3. As the Father has been glorified through the Son’s work on earth (11:4, 12:28, 13:21), he will be glorified through the continuing work of the disciples. And since the disciple’s work is the work of Christ, which from his glory, he is completing through them, so the Father, even through the work of the disciples, is glorified through the Son. Note here, that above everything the glorification of the Father is presented as the ultimate and highest goal for ALL of Christ’s work. In relation to this goal, the salvation of humanity is a tool. Compare Rom. 16:25f, Gal. 1:5, Eph. 3:21, Phil. 2:11, and others.

Verse 14 – If you pray to me 1, about anything in my name 2, I 3 shall do it.

1. Since the Lord never taught his disciples to pray to him, but only to the Father, it is very curious, that he says to them: if you pray to me about anything. But this me is supported by the best manuscript of the New Testament’s original text.

2. To pray to Jesus about something in his name is to pray on his own behalf, for that task which has himself given his disciples. When the apostles, as Jesus’ representatives, worked to the completion of his work for the salvation of sinners they worked in Jesus’ name. And when they in this regard turned to him in prayer to receive from him everything they needed for this work, they prayed to him in his name. That is the way the word “me” is witnessing about the exactness to the commentary to verse 13 about the expression: pray in Jesus’ name.

3. There is in the original text a strong emphasis on the word “I.”

Verse 15 – If you love me, you shall keep my commandments 1.

(See also John 15:10)

1. That is to say: everything that I have given you (compare Matt. 28:29). There is a strong emphasis on the word “my.”

Verse 16 – And I 1 pray to the Father, and he shall give you another helper 2, that he may be with you for eternity 3.

1. There is in the original text a strong emphasis on the word “I.”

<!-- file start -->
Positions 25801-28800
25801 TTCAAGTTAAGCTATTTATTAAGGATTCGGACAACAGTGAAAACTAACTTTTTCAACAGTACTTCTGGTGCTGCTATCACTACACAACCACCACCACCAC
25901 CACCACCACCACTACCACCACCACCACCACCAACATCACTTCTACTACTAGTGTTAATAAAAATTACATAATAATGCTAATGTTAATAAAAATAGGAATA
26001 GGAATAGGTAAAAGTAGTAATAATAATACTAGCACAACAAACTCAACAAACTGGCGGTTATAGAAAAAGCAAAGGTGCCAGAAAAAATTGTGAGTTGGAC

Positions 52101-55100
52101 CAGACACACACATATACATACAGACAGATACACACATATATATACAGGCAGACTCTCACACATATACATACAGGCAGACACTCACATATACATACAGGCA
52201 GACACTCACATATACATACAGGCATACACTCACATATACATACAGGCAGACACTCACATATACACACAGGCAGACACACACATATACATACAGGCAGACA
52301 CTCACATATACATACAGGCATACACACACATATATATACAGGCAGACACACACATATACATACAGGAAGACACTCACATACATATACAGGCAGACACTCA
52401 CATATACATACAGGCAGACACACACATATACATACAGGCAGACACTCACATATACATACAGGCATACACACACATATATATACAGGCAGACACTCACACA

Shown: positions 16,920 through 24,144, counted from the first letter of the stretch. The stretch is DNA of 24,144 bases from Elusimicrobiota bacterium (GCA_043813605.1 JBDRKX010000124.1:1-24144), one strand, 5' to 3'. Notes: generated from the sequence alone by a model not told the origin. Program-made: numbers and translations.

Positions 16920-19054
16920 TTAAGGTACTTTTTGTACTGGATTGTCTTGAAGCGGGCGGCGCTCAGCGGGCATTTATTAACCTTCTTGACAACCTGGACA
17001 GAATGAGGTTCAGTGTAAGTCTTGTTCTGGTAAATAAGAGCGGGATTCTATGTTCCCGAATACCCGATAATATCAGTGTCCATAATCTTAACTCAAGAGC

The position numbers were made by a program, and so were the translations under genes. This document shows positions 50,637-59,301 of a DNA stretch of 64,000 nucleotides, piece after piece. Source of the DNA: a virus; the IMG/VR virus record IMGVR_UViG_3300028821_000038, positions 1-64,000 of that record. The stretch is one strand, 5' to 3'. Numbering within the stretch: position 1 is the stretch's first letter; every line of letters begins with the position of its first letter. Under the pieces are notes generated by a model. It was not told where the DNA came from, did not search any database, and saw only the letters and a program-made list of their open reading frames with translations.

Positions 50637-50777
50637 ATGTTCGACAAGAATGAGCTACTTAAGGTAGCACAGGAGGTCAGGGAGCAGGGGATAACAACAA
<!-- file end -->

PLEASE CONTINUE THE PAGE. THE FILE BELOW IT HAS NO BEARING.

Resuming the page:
2. The Greek word, which is in the original text means really “one, who is called,” so that it denotes one person, who appears for someone’s assistance and help, be it in general or something specific. This only appears in John, here and in verse 26, chapter 15:26, 16:7, 1 John 2:1. When the Lord says another helper, he portrays himself, that up to now has been their helper, as if to say:” I shall pray to the Father, and he shall send you another, who shall help and support you in every circumstance, that I have up to now done.” To use the word “comforter” is not a correct translation. One who appears for someone’s assistance in general, appears as a comforter, but it is only a small part of what he shall do. As the believers’ helper, the Holy Spirit shall support, strengthen, help them against all enemies, comfort them in all their needs and tribulations, lead them in truth etc. in short, for them being everything, that Christ during his time on earth was for them. As usually happens, to translate the word using comforter, when it is used to describe the Holy Spirit, and with defender when it is talked about Christ (1 John 2:1) it is to completely to look past what is written. Christ is his own real helper. When he goes away to the Father, the Father sends by his prayer another helper to them, namely the Holy Spirit. But by that, he does not quit being their helper. But rather it he himself, through the Spirit, who communicates with his own, and completes his work in and through them. Note also, that here and in other places, is shown that the Holy Spirit is a person and not just, from God, an emanating power. Compare Matt. 28:19, 2 Cor. 13:13, Acts 5:4, 1 Cor. 12:11.